Gender Studies courses allow a safe space to break the silence surrounding sexual violence and challenge its taboo (a taboo seemingly put into place to protect the perpetuators). Not only can breaking the silence empower the survivors, but it can go a long way in preventing future abusers.
5. Those committing the harassment and violence urgently need education
And while most men might understand that egregious acts of physical violence are illegal, many do not understand the extent of behaviors that are indeed abusive (even if not all are technically illegal).
A recent field trip to New Beginnings, an organization dedicated to ending domestic violence (DV), taught me that this violence-prevention education is unavailable in many of our public schools.
In fact, New Beginnings must work hard fundraising just to be able to provide such outreach services to our schools since they are desperately needed and under-addressed. And during tough economic times, which services are DV organizations most likely forced to cut back? Outreach.
And the cycle the violence continues.
Gender Studies courses institutionalize violence prevention and help break the cycle.
6. Systems of privilege need confronting
Perhaps the number one rule of privilege is that if you have it, you are far less likely to notice it. Thus, men move about oblivious to their male privilege, straight people oblivious to their straight privilege, and cisgender people oblivious to their cis privilege.
You can’t dismantle systems of which you are unaware. Gender Studies courses make moving about obliviously impossible. And with organizations like Everyday Feminism and Rethinking Schools, there is now no shortage of curricular resources available.
7. Too much of our education is male-centric
Again, think back to your classroom experiences. How male-centric was it? Sure, many of us have had those teachers who work hard to include underrepresented perspectives, but those teachers are hardly the norm.
Crack open a history textbook. Or a science textbook. Or a mathematics textbook. Look up “women” and you’ll likely find an entry for a notable woman.
Look up “men” and you will unlikely find anything listed. In other words, the default gender is men in too many of our classes.
8. Feminism is too often misunderstood and demonized
While there is no single definition of feminism, Actress Ellen Page pretty much nails why the concept, despite its many manifestations, has been so thoroughly demonized: “…how could it be any more obvious that we still live in a patriarchal world when feminism is a bad word?”
Similarly, could it be any more obvious why the concept of feminism is not an integral part of our education?
It really comes down to what you feel the function of public education is.
Is it simply to train a new workforce to oil the cogs of capitalism’s machines? Or is to foster critical thinkers capable of envisioning a different kind of machinery, one not based primarily on profit, consumption, and exploitation?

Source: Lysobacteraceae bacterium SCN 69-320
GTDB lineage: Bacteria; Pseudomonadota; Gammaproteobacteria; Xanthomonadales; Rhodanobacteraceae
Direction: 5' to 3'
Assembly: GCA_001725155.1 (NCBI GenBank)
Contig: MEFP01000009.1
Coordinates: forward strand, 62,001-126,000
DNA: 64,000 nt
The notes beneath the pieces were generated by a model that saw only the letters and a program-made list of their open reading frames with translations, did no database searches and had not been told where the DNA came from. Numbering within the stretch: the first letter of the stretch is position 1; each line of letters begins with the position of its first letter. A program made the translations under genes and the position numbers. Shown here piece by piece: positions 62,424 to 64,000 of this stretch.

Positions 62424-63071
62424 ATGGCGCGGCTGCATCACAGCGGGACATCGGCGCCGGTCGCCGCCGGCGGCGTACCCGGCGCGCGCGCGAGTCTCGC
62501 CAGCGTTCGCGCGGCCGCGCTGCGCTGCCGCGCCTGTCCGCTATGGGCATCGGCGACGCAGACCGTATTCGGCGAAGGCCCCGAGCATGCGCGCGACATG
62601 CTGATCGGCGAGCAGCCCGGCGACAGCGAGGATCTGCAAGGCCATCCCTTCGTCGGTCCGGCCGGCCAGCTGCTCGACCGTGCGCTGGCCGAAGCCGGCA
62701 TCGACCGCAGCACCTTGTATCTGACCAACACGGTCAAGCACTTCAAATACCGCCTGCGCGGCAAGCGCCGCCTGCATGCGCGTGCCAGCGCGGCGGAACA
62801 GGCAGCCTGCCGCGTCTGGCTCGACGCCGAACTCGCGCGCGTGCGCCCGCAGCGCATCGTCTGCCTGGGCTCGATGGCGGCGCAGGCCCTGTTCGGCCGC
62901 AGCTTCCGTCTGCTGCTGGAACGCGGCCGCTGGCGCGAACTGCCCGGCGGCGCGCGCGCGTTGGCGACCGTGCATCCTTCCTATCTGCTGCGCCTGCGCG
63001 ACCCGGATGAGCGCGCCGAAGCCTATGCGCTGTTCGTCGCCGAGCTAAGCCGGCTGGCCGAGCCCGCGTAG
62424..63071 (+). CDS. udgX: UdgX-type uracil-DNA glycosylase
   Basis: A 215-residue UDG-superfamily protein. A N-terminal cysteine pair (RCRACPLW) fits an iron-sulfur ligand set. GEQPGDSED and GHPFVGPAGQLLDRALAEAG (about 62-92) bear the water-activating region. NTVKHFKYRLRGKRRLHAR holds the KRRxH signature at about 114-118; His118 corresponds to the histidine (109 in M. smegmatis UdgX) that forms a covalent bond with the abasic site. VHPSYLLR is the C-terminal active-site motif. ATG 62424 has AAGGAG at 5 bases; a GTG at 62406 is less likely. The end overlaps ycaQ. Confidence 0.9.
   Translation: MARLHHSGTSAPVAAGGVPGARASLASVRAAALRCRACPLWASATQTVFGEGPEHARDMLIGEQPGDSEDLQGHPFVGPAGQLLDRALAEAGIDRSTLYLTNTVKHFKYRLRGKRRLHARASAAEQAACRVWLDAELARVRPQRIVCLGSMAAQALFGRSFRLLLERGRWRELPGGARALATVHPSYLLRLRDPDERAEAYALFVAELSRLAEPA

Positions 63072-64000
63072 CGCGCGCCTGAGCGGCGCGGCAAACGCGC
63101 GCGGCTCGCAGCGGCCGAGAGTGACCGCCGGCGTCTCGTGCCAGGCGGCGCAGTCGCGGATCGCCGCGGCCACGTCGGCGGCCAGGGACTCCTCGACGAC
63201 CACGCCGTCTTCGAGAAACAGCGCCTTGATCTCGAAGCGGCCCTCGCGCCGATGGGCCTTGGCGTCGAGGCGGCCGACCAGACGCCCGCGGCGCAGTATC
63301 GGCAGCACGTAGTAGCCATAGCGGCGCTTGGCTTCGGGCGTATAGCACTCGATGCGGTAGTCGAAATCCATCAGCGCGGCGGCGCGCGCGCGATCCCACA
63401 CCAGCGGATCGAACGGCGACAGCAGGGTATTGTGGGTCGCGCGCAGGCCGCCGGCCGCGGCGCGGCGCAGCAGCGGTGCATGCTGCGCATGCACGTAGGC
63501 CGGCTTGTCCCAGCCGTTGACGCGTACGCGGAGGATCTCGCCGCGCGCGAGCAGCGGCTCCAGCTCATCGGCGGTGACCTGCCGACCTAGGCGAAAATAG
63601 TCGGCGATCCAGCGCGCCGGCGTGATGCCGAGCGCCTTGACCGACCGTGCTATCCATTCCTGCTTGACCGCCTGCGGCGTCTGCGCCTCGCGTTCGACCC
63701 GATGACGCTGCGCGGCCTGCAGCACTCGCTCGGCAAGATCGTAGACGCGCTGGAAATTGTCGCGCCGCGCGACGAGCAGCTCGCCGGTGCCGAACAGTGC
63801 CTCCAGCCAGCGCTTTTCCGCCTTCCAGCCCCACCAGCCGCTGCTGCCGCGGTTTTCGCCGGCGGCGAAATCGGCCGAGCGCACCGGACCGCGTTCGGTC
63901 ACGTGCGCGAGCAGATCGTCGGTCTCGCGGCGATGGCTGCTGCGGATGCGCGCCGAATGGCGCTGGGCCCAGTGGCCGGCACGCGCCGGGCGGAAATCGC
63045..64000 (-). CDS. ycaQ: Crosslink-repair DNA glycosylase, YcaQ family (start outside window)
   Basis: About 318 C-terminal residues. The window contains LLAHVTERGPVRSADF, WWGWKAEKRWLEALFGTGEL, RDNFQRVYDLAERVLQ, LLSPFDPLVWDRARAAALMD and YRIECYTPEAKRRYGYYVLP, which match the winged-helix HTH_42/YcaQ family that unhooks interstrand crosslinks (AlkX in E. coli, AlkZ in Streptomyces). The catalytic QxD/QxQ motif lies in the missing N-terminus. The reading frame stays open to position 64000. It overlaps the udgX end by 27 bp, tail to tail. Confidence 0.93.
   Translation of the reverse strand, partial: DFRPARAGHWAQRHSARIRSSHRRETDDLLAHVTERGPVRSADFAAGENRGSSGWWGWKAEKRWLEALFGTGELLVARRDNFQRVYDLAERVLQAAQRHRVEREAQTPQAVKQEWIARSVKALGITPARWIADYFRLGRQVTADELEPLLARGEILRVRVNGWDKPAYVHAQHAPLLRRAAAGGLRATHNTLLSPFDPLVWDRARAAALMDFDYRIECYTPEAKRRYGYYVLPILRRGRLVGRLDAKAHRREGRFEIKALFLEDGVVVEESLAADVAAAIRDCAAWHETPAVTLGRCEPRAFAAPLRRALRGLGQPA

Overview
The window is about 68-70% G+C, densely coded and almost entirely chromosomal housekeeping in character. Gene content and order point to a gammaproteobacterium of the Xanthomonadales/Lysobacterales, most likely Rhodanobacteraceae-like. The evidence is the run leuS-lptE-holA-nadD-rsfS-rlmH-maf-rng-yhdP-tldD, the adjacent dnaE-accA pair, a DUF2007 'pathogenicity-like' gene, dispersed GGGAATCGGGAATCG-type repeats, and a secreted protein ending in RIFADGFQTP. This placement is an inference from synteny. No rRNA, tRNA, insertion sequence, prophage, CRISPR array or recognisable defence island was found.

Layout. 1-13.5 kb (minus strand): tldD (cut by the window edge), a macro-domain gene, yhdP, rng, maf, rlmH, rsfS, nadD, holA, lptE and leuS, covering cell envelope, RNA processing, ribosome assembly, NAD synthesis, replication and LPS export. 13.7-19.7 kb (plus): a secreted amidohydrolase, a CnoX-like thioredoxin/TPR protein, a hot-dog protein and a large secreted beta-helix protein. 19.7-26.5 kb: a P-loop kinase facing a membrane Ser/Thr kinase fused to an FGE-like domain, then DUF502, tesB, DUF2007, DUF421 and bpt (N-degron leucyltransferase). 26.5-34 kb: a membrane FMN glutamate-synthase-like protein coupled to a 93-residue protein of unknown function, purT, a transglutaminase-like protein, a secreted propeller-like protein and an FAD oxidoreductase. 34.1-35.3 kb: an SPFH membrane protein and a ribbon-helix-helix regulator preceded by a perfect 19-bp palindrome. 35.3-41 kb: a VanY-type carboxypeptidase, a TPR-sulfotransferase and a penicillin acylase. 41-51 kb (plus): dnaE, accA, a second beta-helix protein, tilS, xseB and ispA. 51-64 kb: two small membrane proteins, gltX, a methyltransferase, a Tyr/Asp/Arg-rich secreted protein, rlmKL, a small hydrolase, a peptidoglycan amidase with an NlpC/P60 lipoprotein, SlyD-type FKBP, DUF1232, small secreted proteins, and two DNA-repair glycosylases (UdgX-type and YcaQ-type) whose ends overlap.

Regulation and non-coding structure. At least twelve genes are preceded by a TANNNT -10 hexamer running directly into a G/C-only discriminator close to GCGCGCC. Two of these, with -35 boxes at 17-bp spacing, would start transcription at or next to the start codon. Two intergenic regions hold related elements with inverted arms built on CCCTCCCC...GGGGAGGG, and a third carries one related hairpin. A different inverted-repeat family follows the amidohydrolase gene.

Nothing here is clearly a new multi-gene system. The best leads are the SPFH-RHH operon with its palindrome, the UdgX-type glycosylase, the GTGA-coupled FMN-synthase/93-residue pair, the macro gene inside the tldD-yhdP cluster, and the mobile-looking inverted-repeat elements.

Is the function of education to replicate the status quo? Or, given the widespread injustices about which Everyday Feminism educates daily, is the function to interrupt it?
I’m not hiding my bias here. In close to 20 years of teaching experience, I have resoundingly found that students are far more invested in their education when they are learning about issues that directly affect their lives and the lives of those close to them.
And too many students across this country are unnecessarily suffering because of their gender or sexual identities.
Gender Studies courses are a powerful response. One former student defended the study of gender: “Everyone deserves to feel safe and to be treated equally…The only way to find true equality is to hear the voices that are constantly silenced.”
Another wrote, “Because women need to be treated as people, rather than sexual objects. Because women are raped, beaten, and murdered just for existing. Because men are pushed up to the impossible standard of masculinity, while women need to feel pretty to feel human. Because everyone is important, no matter their gender.”
Last year, Sweden, “one of the most gender-equal countries in the world,” successfully provided a copy of Chimamanda Ngozi Adichie’s “We Should All Be Feminists” to every 16-year-old student in the country – all without controversy.
Doesn’t that mean that the United States, a country with deep gender inequality, can manage to integrate more Gender Studies courses into the many credits needed to graduate high school?
We can and – when more of us demand it from our teachers, district administrators, and elected officials – we will.
Jon Greenberg is a Contributing Writer for Everyday Feminism. He is an award-winning public high school teacher in Seattle who has gained broader recognition for standing up for racial dialogue in the classroom — with widespread support from community — while a school district attempted to stifle it. To learn more about Jon Greenberg and the Race Curriculum Controversy, visit his website citizenshipandsocialjustice.com. You can also follow him on Facebook, Tumblr, and Twitter @citizenshipsj.